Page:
Sunday, January 25, 2015

Process: "Lifeguards of the Arctic"

Haven't done a full-on process post in a while, and even though this particular panel stayed fairly consistent all the way through, it also happened to get thoroughly documented in all of its stages as it underwent some minor evolution on its way to the finished, print version.

Done originally as a demo for this summer's Cartoon & Comic Art course, I worked it up through concept sketch/doodle to penciled rough, to completed inks, to digitized line art + halftone shading on the computer to a finished wash version on the original pen & ink piece. There was also a bonus inclusion of some linear perspective involved in the plotting out of the structure, and some on-the-fly research when it wasn't apparent to anyone else that what I meant to illustrate was an ice auger.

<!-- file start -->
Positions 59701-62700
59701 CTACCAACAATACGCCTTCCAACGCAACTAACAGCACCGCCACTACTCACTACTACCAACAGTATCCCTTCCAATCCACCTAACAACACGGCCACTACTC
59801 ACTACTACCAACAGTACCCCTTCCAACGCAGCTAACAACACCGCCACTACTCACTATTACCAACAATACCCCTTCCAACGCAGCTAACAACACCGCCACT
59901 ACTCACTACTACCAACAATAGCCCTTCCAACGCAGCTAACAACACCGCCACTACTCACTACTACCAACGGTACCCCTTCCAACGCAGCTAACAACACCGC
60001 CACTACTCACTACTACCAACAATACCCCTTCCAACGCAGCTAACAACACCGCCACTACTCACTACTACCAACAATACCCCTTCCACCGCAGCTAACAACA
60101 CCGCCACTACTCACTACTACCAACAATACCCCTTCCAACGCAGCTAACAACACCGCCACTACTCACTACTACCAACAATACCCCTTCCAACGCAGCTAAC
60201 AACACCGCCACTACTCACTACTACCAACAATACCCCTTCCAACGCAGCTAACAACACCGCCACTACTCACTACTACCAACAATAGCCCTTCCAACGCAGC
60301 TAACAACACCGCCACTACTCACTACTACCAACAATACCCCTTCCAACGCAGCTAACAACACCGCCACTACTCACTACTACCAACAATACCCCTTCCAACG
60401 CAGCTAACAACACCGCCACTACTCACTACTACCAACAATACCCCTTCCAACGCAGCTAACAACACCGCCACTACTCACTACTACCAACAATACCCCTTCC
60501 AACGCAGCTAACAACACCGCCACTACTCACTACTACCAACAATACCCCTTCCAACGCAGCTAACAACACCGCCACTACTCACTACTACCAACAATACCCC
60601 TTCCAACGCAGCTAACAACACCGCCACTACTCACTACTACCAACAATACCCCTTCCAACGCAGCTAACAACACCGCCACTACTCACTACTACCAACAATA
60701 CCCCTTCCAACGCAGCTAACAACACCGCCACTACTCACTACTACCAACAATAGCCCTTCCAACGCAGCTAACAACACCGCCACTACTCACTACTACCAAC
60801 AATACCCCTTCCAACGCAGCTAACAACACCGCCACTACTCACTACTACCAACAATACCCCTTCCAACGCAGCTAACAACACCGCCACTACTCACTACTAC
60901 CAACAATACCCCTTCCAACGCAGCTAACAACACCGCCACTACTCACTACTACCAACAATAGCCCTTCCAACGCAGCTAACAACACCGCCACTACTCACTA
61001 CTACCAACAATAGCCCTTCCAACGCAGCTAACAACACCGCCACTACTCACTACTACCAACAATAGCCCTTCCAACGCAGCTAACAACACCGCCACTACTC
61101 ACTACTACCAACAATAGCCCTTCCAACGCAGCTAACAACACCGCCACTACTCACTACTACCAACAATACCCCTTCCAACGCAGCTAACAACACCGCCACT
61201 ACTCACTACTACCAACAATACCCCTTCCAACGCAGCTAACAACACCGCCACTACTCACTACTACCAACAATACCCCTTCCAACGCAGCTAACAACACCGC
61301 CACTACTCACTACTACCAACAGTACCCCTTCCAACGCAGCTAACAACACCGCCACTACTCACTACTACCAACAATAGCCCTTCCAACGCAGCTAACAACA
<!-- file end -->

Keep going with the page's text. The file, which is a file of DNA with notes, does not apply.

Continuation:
But one thing that this particular panel represented was a tipping point, what ultimately opened up a door into a revelation of sorts, an epiphany that all of the time I've been methodically scanning in linework to the computer and finishing the halftones digitally, and then going back to the original pen & ink piece to apply washes (either gray and/or color), I have been more and more increasingly ditching the digital version in favor of the manual one.

Not that I'd ever resent the investment of time & energy devoted to the digital, as it's good practice, on par with every scribble made in a sketchbook. I suppose it could be a symptom of a continuing journey of self-discovery, coming to terms with a changing personal aesthetic, or evidence that all those time I told myself to stop caring so much has leaked over into enough confidence to just simply let go a bit more. Next thing you know I'll stop crutching so much on the pencil...

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